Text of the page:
So, what do we know now? Well, the new acronym on everyone’s lips is RoCoF: Rate of Change of Frequency. The system is designed to handle so much and no more and we exceeded it, asking for about 6-7 Hz per second when the maximum is 3 Hz per second. We didn’t have enough generators contributing frequency when we needed it. The chart below shows the frequency response. Note again, the x-axis of time is in seconds. That is the nature of frequency control. We can see that frequency correction occurs within tenths of a second but in the end, it all became too much. So, to reiterate my previous posts, saying that ancillary services are important is not a plot by anyone trying to stomp on renewables that don’t happen to provide them. They are an essential requirement.
Several important questions remain outstanding. Firstly and obviously we will want to know from AEMO their findings about the loss of generation from the wind farms.
The other questions are more nuanced. While the weather event was without question extreme and would always have had consequences, have we perhaps placed our system at greater risk by taking on a greater level of variable, asynchronous generation in form of wind than we were really ready to handle? That’s harder to answer, and asks us to perhaps model the event under different generating mix conditions. For example, we have a relatively clean, modern combined-cycle gas generator in Adelaide (Pelican Point), capable of providing up to 485 MWe that was providing nothing to the market at the time (presumably it was priced out by wind: it has been operating at half-capacity at most since 2013 for this reason). Were this power station serving the market at the time would the events have proceeded differently? We have received recent warnings from AEMO on these changes in our supply and they could not have been much clearer:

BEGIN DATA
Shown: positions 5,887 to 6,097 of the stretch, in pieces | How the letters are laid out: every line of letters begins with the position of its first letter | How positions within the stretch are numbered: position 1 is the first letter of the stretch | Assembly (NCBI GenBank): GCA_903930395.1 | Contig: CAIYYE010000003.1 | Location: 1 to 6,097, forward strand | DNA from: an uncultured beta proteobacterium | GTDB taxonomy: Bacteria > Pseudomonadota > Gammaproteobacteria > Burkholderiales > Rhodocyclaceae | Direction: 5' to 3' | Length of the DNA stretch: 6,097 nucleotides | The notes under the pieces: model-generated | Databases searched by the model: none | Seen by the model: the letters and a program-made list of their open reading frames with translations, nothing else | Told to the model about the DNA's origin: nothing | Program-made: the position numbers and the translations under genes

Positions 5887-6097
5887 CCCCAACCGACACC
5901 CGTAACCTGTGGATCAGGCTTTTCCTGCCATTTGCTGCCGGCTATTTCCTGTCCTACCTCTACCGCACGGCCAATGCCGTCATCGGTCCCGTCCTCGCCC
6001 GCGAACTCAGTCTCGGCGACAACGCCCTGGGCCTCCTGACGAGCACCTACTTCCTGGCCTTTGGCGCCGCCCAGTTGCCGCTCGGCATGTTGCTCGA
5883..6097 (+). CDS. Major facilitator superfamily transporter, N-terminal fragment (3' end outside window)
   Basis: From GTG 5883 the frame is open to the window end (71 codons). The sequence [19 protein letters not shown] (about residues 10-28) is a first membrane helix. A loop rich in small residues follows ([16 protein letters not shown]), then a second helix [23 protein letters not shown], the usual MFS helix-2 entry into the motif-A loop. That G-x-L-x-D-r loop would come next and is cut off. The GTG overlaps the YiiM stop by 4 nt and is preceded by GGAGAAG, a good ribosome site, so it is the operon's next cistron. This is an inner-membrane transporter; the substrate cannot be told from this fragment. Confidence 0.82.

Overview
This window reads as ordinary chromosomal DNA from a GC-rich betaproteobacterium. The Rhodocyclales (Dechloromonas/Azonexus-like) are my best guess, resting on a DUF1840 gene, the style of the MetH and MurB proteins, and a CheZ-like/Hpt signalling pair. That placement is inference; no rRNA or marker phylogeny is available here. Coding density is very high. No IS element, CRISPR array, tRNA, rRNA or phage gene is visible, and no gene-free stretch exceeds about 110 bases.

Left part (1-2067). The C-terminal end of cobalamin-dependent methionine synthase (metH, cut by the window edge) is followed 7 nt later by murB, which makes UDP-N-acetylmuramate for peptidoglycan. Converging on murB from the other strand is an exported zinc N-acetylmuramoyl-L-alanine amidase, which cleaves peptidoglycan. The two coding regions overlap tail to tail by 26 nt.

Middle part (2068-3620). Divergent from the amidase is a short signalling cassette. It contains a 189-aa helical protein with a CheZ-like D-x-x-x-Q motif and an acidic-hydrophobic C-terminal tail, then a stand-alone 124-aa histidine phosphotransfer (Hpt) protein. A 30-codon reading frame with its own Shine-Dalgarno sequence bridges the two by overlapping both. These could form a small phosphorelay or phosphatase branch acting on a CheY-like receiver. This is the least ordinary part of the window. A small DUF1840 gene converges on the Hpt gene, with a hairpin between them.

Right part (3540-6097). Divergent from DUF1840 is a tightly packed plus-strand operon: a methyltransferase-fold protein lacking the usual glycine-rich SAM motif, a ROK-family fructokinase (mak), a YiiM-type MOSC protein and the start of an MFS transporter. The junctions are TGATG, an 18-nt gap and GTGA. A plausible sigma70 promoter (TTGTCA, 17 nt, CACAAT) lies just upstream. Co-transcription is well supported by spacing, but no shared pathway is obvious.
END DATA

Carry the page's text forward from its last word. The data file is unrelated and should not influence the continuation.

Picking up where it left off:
If the RoCoF is too high, there is a risk that protection systems sensitive to RoCoF will trip generation in SA. This additional tripping of generation following separation has the potential to increase the impact of the event, increase the amount of load that is shed in SA, and lead to ongoing cascading tripping of generation in SA. As noted above, one of the factors that determines RoCoF in SA is the inertia delivered by the online generating units. Figure 2 shows the inertia in SA since the start of 2012. There is a clear downward trend. This is due to the increase in wind and rooftop PV generation that contribute little in the way of inertia and the consequent removal from service of synchronous generation, which is the major provider of inertia. The total inertia currently available in SA is around 16,200 megawatt-seconds (MWs). 15 In 2017, without Northern Power Station and Torrens Island ‘A’ Power Station, the total available inertia would reduce to around 10,000 MWs.
AEMO, Update to Renewable Energy Integration in South Australia, February 2016
The answer there seems to be “yes”. We have created conditions of greater risk of failure.